Unsupported browsers – introducting HTML4CSS and legacypicturefill.js

As a web developer, over the years I’ve asked the producers/project managers I’ve worked with “and what browsers are we supporting?” more than once, for every project I have worked on as though its fine to think there are some browsers we just don’t support. We understood that the internet is accessed by a wide range of browsers, it should be accessible and inclusive and project’s content should be viewable for as many people as possible. But, we have a limited about of time and resources and there was only so much graceful degradation and progressive enhancement we could do.

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Markdown blockquote attribution with Redcarpet

For a recent Facebook Stories post, we were asked to allow quotes to be attributed to a person. The Stories site uses Markdown for text formatting which does not have a method for blockquote attribution within its syntax. To add support I mixed some regex and Ruby on Rails together.

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A17 Timezones

A17 Timezones

AREA 17 operates primarily out of studios in New York and Paris. But we also have satellite offices in several other parts of the world. At times there can be a nine hour time differential between staff members. Thankfully email, Hipchat, Google Hangouts, Skype, and a few years of practice means this isn’t much of a problem for us. However, I sometimes still have problems with doing the mental arithmetic necessary to calculate what time it is for everyone everywhere else—especially when organising meetings. To try and alleviate this, I built a web app over the holidays that displays all of the primary timezones in which AREA 17 operates so with quick glance you can see what time it is in those places.

A17 Timezones

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Auto populating code/pre tags with HTML content using JavaScript

On a recent static style guide build I got tired of manually inserting sample code content into <code> tags; especially as I hadn’t fully made up my mind on exactly what the markup should be. Each change meant I was copy and pasting the new markup into a new window in my text editor and search and replacing the < and > so that it would render as expected in the browser. I see most problems as a Front End problem so I wrote a quick function to do this for me. I’m writing this down and sharing because a quick Google search didn’t reveal any similar functions.

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Animating CSS gradients

Animating CSS gradients

Recently I was asked to build a holding page that included an animating CSS gradient. My first reaction was: “Easy. CSS animation.” And I was quite wrong. JavaScript to the rescue!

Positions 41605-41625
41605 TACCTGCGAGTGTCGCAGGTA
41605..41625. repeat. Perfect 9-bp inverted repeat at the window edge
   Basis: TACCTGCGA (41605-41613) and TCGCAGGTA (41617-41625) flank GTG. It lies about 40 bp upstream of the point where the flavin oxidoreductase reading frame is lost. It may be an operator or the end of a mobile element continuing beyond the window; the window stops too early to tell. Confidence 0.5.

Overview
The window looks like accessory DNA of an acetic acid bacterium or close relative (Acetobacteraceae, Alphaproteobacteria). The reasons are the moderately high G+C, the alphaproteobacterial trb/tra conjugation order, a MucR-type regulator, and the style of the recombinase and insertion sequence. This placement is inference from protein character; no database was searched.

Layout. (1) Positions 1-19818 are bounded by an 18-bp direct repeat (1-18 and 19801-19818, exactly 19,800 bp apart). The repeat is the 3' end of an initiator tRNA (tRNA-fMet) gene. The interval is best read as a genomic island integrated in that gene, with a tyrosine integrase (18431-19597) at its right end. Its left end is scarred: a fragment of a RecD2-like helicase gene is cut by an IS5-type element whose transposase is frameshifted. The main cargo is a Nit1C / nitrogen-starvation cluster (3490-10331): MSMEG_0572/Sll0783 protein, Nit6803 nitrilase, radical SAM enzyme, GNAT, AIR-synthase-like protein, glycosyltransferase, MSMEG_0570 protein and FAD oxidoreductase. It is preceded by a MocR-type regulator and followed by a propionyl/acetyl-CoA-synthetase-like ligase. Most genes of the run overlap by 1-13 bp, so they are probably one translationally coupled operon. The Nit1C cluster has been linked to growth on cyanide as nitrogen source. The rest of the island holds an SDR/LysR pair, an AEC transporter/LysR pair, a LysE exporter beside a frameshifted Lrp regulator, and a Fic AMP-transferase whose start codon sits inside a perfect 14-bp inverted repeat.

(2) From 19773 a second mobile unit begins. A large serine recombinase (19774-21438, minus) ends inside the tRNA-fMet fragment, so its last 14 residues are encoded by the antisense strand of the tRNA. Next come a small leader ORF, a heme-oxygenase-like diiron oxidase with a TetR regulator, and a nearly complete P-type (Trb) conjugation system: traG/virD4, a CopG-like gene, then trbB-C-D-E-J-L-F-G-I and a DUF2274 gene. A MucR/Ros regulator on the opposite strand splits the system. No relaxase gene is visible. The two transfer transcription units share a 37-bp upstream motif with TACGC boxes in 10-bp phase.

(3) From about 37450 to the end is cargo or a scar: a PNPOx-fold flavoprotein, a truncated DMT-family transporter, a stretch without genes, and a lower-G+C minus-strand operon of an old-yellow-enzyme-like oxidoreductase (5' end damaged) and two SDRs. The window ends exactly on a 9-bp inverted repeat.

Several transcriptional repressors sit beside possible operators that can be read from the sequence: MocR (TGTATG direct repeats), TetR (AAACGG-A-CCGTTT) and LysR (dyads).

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Not built with jQuery

Not built with jQuery

The first time I used jQuery on a website was June 2007; I used it for an image carousel that faded between sponsor logos. During the rest of 2007 and 2008 I used jQuery, MooTools and Prototype.js until settling on jQuery for everything in 2009. And I’ve been using jQuery on every site since. Until now.

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Data Behaviors — jQuery vs. querySelectorAll

Data Behaviors — jQuery vs. querySelectorAll

In October 2012 I wrote an article for .Net magazine, “Get your JavaScript in order,” in which I detailed how I organise my JavaScript files and fire functions linked to DOM elements. The peer reviewer of my article, Ross Bruniges’, main concern was how the JavaScript searched the DOM because I had used the well known slowest method of searching through the page. Now I have an updated version that should put any doubts to rest: querySelectorAll.

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Instagram statistics

Instagram statistics

Instagram: @inthefrow

Recently a friend of mine and fashion blogger, @inthefrow, asked me if I’d help her determine who her most popular Instagram followers are. I knew Instagram had an API so I assumed the task would be trivial. Of course, it wasn’t as straight forward as I first assumed…

TL:DR

From a sample of 21,239 Instagram users:

  • 6133 had protected accounts – thats 28%
  • Average number of followers: 843
  • Median number of followers: 194
  • Average number of people followed: 822
  • Median number of people followed: 265
  • Average follower/follows ratio: 1:1.76
  • 533 or 2.5% are disabled or other wise invalid accounts

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The end of sprites; the rise of SVG